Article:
2 to 21 July 2014
Urs Bechdel was born 1976, Zurich
He studied at ZHdK, Zurich
Urs currently lives and works in Zurich
A conversation between Urs Bechdel and Amy Leach.
Amy Leach: I wanted to begin at the beginning and ask how you came to make the first of your hook works?
Urs Bechdel: As I can remember it was one of these boring semester shows at the art-school in Zurich, all the students where always so ambitious, I preferred to drink coffee with friends al fresco, talking about our new girlfriends and fancy plans for holidays. So it came, that I declared an already existing hook in the school-rooms as my piece in the show. For the critique I hung my pants on the hook, that was kind of eccentric at the time, but I was young and I tried to joke on the ideas of art as a service, like they where promoted in the 90’s.
AL: How was this received? I can imagine it provoking strong feelings.
UB: There were a lot of misunderstandings, just because I took off my pants. For some people I went too far with that and for the others it wasn’t enough. My teachers told me, that I should have a close look at this Andrea Fraser piece... I can’t remember exactly which one they thought of... anyway, nobody really cared about the hook. There was a missing link in the interpretation between me, my pants and the hook. This was really a tough lesson, how you have to dose your presence. Me fixing a hook on the wall – great, or me in a conversation with the hook - even better, just my pants on the hook - not too classy, but me, my pants and the hook, that was much too much.
AL: Did you decide then that the hooks would become your sole work? I’m interested that from a seemingly flippant gesture you’ve defined your entire practice so completely.
UB: You’re wrong, if you think that this was a straight decision just working with a hook. It’s not me that chose the hook. The hook chose me. You know, artists always are so ambitious. My father worked for his life as a builder. He was never asked, why he was just doing this work. I was ambitious too and I was hurt when people started reducing my practice on a hook. But then I learned to be what they want me to be. Today I’m happy if you look into my eyes and what you see is just a hook.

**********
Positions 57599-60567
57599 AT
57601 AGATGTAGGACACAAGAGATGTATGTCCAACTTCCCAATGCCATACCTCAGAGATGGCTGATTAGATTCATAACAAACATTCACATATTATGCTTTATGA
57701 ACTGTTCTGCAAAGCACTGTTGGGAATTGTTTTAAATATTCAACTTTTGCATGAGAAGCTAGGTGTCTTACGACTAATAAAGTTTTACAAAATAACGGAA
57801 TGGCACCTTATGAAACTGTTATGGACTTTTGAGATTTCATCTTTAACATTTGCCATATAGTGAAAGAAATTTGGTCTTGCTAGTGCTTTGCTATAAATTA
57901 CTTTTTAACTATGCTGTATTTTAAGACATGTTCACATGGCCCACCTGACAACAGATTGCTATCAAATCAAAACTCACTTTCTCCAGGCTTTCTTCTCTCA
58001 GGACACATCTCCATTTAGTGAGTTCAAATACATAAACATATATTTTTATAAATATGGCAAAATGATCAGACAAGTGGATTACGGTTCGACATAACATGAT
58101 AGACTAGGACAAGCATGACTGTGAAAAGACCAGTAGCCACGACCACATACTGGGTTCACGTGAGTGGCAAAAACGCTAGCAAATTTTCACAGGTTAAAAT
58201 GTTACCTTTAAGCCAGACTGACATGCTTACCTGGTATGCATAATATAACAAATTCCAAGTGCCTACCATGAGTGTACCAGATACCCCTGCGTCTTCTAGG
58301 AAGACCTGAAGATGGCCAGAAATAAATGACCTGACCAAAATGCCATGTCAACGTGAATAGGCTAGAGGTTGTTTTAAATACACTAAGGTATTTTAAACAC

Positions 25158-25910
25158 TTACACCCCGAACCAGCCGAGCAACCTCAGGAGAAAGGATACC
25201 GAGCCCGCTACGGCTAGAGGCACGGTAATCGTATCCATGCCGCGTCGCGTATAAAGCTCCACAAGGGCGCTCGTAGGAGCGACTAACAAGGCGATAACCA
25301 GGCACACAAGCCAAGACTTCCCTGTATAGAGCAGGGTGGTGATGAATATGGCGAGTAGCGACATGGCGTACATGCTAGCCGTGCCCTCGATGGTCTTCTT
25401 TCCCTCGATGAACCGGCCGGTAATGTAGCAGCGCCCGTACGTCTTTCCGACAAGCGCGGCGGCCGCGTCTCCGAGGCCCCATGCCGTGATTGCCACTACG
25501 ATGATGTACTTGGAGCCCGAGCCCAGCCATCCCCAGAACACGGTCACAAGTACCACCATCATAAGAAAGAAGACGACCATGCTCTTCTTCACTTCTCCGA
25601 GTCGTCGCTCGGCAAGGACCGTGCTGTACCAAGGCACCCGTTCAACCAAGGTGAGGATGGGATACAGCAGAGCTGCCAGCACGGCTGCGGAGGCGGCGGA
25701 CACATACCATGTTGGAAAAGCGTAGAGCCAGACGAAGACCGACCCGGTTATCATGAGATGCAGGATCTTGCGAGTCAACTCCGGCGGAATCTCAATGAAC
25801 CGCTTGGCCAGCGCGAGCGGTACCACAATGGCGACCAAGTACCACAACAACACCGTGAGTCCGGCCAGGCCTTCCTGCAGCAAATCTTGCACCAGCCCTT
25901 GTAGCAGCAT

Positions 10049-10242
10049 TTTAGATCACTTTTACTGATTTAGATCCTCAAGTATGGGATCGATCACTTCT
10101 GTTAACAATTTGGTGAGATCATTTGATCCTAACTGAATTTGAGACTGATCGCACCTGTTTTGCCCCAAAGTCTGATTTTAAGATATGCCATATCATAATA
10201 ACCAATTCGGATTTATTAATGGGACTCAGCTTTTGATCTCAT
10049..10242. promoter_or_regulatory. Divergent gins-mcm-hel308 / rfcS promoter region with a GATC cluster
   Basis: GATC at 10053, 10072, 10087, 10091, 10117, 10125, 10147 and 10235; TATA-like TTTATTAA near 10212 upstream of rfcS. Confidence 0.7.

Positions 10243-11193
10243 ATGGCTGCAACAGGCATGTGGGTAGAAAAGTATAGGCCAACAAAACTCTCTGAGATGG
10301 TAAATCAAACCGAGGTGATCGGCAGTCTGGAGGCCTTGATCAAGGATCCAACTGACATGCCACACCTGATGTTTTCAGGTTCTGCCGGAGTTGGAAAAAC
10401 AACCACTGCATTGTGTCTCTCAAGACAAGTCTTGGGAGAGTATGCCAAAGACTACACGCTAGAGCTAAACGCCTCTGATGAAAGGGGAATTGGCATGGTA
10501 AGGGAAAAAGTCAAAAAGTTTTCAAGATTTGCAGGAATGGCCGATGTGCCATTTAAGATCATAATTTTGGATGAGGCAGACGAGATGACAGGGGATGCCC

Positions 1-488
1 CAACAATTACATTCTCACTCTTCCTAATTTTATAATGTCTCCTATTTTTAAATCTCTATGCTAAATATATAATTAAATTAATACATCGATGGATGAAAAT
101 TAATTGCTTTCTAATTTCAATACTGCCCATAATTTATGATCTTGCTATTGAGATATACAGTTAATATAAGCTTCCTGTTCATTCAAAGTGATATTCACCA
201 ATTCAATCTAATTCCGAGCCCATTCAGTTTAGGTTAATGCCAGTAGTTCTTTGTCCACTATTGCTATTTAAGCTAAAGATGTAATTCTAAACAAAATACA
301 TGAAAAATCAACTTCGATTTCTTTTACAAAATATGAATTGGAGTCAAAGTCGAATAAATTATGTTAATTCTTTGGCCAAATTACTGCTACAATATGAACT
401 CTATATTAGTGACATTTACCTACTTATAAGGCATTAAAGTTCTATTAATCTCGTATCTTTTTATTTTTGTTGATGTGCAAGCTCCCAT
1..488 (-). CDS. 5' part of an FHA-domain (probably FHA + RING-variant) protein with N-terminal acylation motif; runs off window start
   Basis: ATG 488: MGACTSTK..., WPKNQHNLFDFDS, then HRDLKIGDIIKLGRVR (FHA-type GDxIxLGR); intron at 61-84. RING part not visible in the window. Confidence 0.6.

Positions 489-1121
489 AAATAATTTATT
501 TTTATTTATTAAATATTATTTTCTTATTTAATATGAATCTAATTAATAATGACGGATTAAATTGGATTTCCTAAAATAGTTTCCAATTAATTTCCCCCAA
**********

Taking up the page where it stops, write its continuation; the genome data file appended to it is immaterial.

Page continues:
This reminds me of my second work with hooks. After this disaster with the first presentation I refused going back to my studio at school. From then on I started working without a studio and I did nothing until the next semester presentation. There I just fixed two hooks at the height of my father’s eyes and in the background I played one of his favorite songs back in the seventies, ‘Sexy Eyes’ by Dr. Hook.
AL: And at OUTPOST? Could you speak about the hooks in the exhibition here.
UB: There is one hook for each of my girlfriends so far. As you know, I asked you to treat the hooks with most appreciation and respect. It was important for me, that you find an individual place in the room for each hook, especially as all my girlfriends had been and most still are artists, better artists then I am! But the hooks are like always untitled. This is just my personal reference, it’s not relevant to know. Sometimes I think it would be better, not to talk about the hook.
AL: I’ve read that you regularly donate a proportion of your sales towards supporting the work of female conceptual artists. What prompted you, and continues to prompt you, to make this gesture?
UB: This is just one way to hook up girls you can have an interesting conversation with and in the best case the conversation is even sharp and funny. Anyway, because they are always so critical, it seams that they are more attracted by the male-factor. For them it’s like coming home. Everything is simple. The hook is at its place, same as it ever was. Actually at the moment I think about a holiday program for female conceptual artists. I just don’t know where yet. I try to convince my parents to host them in my nursery-room otherwise it would be great to build a resort in the mountains.
AL: I’m sorry, you believe that for women, for female artists, the presence of a man is ‘like coming home’? It seems to me that your motives for husbanding these women’s practices are more patronizing than progressive.
UB: First they like me, because I’m male, second because I’m solid Swiss. To be honest, I never tried to be progressive with that background! I play the patronizing and they the progressive part. You can call me a real conservative, if you want. But was this a question?
AL: I suppose it was a disbelieving statement with an invitation for you to expand on what you’d said; a question of sorts.
But moving on, you referenced your background just now and, earlier, the idea of fulfilling others’ expectations. As someone who labels their practice as Conceptual I wonder if you see your work, and more generally Conceptual work, as being gendered?
UB: I like that question.
AL: Ok…Thank you, Urs.